Trucking in the U.S.A.: Where the Accent Is Russian

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There have been licensing scams. Many states do not administer CDL exams, instead outsourcing them to private companies. Some tests have been seriously compromised. In St. Louis in 2008, for example, Mustafa Redzic, owner of the Bosnia Truck Driving School, was convicted of bribery, conspiracy and fraud and sentenced to 75 months in prison, followed by three years of supervised release. Prosecutors charged that Redzic's students were given short CDL tests or no tests at all after Redzic bribed the manager of a testing facility, resulting in at least 469 ill-gotten CDLs. The manager of the testing facility received a sentence of a year and a day in jail. Missouri has since halted third-party testing, handing the process over to the Highway Patrol.

A 2010 legislative audit of Utah's driver's-license division found incidences of fraud and minimal oversight of the state's 300 CDL testers and alleged that some immigrant applicants were found using electronic translation devices to take the test. It declared, "There is a great risk that those drivers do not properly know how to drive a commercial vehicle. This poses a risk to everyone." Nicolay Karpov scoffs at the idea of any kind of interpreting help during CDL exams. "The interpreter will not be with you on the road, helping you drive after the test."

In late August, federal prosecutors in Pennsylvania indicted nine people for allegedly running a scheme to sell state CDLs to ill-prepared drivers. Vitaliy and Tatyana Kroshnev allegedly billed hundreds of students coming from 26 states — many of whom were Russian speakers — up to $2,200 each at their International Training Academy to successfully pass their CDL tests, and according to the FBI, they are accused of enlisting "foreign-language interpreters who gave applicants the answers to the written commercial driver's license permit test." "It places the entire public at risk if persons receiving fraudulent CDLs are driving large vehicles," says Michele Morgan-Kelly, assistant U.S. Attorney for the Eastern District of Pennsylvania. "You have the biggest things on the road that can do a lot of damage, and safety standards are being violated."

The kind of damage that can be done was demonstrated in December 2008 on I-90, 400 miles west of Billings, when a semi out of New Jersey pulling two trailers, traveling at a high rate of speed, jackknifed on the icy highway and slammed into a local emergency vehicle, killing fireman Jerry J. Parrick, 51. After a long investigation, the driver of the semi, Sergey Buslayev, 56, was extradited from New Jersey to Montana in late July to face charges of second-degree homicide and criminal endangerment. At the initial arraignment hearing, the judge discontinued proceedings until the court could find an interpreter. "Sometimes I understand good and sometimes not," Buslayev told the judge. Last week, Buslayev pleaded not guilty to both charges and remains in custody, unable to post bond.

It's enough to make you wonder why immigrants want to be long-haul drivers in the first place. The conventional wisdom is that truckers make a dollar per mile they drive (a 10-hour nonstop workday being worth $600 or more), but according to the Bureau of Labor Statistics, the median wage for truckers in 2009 was just $37,730 — much less than the median U.S. family income of about $45,000. Todd Spencer, executive vice president of the Owner-Operator Independent Drivers Association, which has 154,000 members, believes that many foreign-born drivers are exploited by the industry. "People in trucking are kind of predatory in terms of capitalism. These drivers are being exploited because of loopholes in the regulations and lack of enforcement." He adds, "The attractiveness of these folks is simply cheap labor. There are 500,000 CDLs issued every year. But many new drivers go right out of the business. The dollars, the hours — they don't compute."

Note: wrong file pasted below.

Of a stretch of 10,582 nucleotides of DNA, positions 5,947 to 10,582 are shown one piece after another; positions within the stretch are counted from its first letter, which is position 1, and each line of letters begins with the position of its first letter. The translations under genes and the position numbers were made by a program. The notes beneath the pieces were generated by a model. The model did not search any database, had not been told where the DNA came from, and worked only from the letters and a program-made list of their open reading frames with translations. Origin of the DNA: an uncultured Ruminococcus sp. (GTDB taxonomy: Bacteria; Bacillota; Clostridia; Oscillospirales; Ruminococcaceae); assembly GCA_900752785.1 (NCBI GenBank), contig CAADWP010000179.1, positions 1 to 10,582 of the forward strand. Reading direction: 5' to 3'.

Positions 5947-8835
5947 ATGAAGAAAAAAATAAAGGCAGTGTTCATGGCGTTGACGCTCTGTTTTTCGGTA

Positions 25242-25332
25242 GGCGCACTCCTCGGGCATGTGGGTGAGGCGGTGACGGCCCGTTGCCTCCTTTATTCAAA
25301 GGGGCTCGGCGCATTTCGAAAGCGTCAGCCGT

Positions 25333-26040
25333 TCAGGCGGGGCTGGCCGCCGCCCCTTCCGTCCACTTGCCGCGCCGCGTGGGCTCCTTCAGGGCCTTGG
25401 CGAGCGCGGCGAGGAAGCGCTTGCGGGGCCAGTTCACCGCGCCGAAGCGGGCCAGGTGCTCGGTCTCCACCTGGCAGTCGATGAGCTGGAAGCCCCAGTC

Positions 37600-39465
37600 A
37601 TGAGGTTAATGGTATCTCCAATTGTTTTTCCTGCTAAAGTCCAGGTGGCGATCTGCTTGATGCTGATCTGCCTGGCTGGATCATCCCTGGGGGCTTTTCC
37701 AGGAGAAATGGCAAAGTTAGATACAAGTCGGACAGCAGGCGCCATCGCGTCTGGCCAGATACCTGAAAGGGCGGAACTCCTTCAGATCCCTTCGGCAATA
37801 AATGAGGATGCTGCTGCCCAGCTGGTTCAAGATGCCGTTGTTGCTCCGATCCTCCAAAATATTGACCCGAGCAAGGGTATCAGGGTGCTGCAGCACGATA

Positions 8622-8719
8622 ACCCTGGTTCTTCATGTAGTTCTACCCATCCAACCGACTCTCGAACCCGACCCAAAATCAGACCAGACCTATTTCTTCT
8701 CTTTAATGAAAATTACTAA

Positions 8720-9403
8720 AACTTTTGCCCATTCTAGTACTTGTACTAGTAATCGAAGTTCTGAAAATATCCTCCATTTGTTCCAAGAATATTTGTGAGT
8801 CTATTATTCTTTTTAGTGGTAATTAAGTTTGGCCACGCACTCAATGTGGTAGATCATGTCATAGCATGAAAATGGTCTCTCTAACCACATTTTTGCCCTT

Some Russians get into the business out of desperation. ASMAP's Kamchatova says the truckers who remain in her country "are just barely breaking even. They have just enough to pay for fuel and basic necessities, bread and shelter. So a lot of them are going abroad. Here in Russia, there's just nothing left for many of them." But, says Nicolay Karpov, "for most of the guys who immigrated here, this is the best way to make enough money to take care of their families. If they come here, and they have no diploma, can't speak English and are over 35, trucking is the easiest way to make some good money." He insists, however, that getting a grasp on English is a must. "If you can't read and understand basic English," he says, "you should not be driving a commercial vehicle on the road 24/7. It would be bad for everyone."

In America, the trucker's life is not an easy one. Karpov says his drivers usually spend two weeks on the road and two weeks at home so "they have some time with family." And he adds, "You don't make all the money in the world." But compared with Russia, America is a dream, even if his drivers face sporadic discrimination or hostility from state inspectors at weigh stations. "Sometimes," he says, "the inspectors laugh at us like we're stupid or something. [Our drivers] do sometimes feel they are discriminated against because they talk with the accents." But he says that for the most part, the inspectors simply do their job. "For me," he continues, "this is the nicest country. I saw more discrimination against foreigners in Russia than I do here."

— With reporting by Simon Shuster / Moscow

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